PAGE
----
Michael Pradel Michael Pradel is a full professor at University of Stuttgart, which he joined after a PhD at ETH Zurich, a post-doc at UC Berkeley, an assistant professorship at TU Darmstadt, and a sabbatical at Facebook. His research interests span software engineering, programming languages, security, and machine learning, with a focus on tools and techniques for building reliable, efficient, and secure software. In particular, he is interested in dynamic program analysis, test generation, concurrency, performance profiling, JavaScript-based web applications, and machine learning-based program analysis. Michael has been awarded the Software Engineering Award of the Ernst-Denert-Foundation for his dissertation, the Emmy Noether grant by the German Research Foundation (DFG), and an ERC Starting Grant.

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Analyzing Software using Deep Learning

Abstract: Software developers use tools that automate particular subtasks of the development process. Recent advances in machine learning, in particular deep learning, are enabling tools that had seemed impossible only a few years ago, such as tools that predict what code to write next, which parts of a program are likely to be incorrect, and how to fix software bugs. This tutorial introduces recent techniques developed at the intersection of program analysis and machine learning. We will cover some basics of the two fields, study two recent learning-based analysis tools (DeepBugs and TypeWriter) in more detail, and get some hands-on experience with a simple deep-learning based program analysis.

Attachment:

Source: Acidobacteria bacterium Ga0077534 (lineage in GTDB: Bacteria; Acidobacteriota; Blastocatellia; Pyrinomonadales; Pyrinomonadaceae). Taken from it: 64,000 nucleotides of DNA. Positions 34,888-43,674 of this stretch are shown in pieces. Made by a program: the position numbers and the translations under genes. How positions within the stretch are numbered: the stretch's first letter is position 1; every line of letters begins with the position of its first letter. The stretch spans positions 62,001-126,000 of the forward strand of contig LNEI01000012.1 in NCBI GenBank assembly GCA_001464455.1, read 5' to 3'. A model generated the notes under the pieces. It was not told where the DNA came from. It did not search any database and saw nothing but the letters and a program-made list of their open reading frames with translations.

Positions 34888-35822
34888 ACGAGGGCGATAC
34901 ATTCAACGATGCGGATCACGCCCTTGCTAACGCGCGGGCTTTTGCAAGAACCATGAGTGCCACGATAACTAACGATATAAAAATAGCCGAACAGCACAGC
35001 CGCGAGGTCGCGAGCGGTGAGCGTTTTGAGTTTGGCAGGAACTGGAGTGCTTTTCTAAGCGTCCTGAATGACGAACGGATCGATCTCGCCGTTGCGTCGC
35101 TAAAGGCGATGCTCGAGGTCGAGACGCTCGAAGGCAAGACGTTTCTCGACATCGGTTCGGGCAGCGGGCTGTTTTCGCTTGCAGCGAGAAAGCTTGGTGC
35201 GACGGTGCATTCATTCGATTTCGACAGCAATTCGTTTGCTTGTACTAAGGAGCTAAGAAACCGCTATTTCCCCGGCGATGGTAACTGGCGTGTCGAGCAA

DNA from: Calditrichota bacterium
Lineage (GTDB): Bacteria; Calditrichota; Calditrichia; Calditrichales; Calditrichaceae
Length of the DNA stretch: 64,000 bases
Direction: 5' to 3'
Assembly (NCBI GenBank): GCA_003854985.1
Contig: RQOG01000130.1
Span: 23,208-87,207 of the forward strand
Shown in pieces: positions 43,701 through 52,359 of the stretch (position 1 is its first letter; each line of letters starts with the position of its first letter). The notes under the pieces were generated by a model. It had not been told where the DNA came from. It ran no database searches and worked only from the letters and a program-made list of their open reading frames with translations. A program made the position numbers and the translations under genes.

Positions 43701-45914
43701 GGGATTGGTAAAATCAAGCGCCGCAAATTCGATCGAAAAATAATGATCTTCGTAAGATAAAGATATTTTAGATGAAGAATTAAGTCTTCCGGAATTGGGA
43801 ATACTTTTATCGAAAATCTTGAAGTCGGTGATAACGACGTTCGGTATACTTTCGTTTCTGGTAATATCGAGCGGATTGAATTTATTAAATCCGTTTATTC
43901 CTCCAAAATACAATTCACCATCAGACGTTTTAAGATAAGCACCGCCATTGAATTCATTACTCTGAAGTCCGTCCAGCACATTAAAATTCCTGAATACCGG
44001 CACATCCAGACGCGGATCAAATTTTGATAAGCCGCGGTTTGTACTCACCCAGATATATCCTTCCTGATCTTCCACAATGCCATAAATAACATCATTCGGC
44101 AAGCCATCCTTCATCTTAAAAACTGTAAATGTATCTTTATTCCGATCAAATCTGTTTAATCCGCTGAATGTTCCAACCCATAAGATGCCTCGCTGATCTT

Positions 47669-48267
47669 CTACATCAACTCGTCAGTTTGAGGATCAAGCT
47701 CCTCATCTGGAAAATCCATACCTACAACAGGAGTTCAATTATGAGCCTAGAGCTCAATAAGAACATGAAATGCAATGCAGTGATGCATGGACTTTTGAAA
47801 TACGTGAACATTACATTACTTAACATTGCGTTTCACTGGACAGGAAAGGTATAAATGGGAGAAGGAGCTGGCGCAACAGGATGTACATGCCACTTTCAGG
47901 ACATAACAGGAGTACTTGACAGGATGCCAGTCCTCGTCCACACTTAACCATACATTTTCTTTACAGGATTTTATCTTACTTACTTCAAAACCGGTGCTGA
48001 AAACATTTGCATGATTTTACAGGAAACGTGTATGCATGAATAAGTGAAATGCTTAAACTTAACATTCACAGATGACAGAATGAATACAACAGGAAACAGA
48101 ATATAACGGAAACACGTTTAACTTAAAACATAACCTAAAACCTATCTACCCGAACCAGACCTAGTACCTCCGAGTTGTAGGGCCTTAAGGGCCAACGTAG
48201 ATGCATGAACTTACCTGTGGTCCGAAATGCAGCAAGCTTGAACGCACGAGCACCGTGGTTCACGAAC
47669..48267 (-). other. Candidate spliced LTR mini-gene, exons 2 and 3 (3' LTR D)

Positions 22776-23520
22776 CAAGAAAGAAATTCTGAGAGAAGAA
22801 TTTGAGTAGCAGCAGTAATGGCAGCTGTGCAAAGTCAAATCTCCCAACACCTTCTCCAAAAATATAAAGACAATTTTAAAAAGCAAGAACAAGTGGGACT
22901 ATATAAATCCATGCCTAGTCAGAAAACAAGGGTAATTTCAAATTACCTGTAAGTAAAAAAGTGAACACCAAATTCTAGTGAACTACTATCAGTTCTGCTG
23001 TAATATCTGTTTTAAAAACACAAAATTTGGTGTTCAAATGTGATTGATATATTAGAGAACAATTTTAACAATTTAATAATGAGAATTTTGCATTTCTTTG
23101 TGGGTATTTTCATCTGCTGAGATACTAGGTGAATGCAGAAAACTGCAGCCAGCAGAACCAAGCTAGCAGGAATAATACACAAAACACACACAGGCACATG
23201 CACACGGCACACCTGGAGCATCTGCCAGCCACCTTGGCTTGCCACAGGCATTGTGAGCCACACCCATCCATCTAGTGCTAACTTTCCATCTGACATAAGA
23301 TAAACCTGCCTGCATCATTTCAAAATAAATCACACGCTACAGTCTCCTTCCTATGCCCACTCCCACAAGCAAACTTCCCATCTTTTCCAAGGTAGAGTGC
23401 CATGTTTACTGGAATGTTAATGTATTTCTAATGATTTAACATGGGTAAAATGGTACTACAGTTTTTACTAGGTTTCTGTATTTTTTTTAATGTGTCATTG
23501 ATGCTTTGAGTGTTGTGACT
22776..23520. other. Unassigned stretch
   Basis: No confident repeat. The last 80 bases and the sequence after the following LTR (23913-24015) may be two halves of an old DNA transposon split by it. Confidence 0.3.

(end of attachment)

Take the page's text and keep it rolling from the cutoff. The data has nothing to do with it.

Baishakhi Ray Baishakhi Ray is an Assistant Professor in the Department of Computer Science, Columbia University, NY, USA. She has received her Ph.D. degree from the University of Texas, Austin. Baishakhi's research interest is in the intersection of Software Engineering and Machine Learning. Baishakhi has received Best Paper awards at FASE 2020, FSE 2017, MSR 2017, IEEE Symposium on Security and Privacy (Oakland), 2014. Her research has also been published in CACM Research Highlights and has been widely covered in trade media. She is a recipient of the NSF CAREER award, VMware Early Career Faculty Award, and IBM Faculty Award.

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Systematic Software Testing for Deep Learning Applications

Abstract: We are now seeing a paradigm shift in software development, where decision making is increasingly shifting from hand-coded program logic to Deep Learning (DL)---popular applications of Speech Processing, Image Recognition, Robotics, Go game, etc. are using DL as their core components. Deep Neural Network (DNN), a widely used architecture of DL, is the key behind such progress. With such spectacular progress, they are also increasingly being used in safety-critical systems like autonomous cars, medical diagnosis, malware detection, and aircraft collision avoidance systems. Such wide adoption of DL techniques comes with concerns about the reliability of these systems, as several erroneous behaviors have already been reported. Thus, it has become crucial to rigorously test these DL applications with realistic corner cases to ensure high reliability. However, due to the fundamental architectural differences between DNN and traditional software, existing software testing techniques do not apply to them in any obvious way. In fact, companies like Google, Tesla, etc. are increasingly facing all the traditional software testing challenges to ensure reliable and safe DL applications. In this talk, I will talk about how to systematically test Deep Learning applications.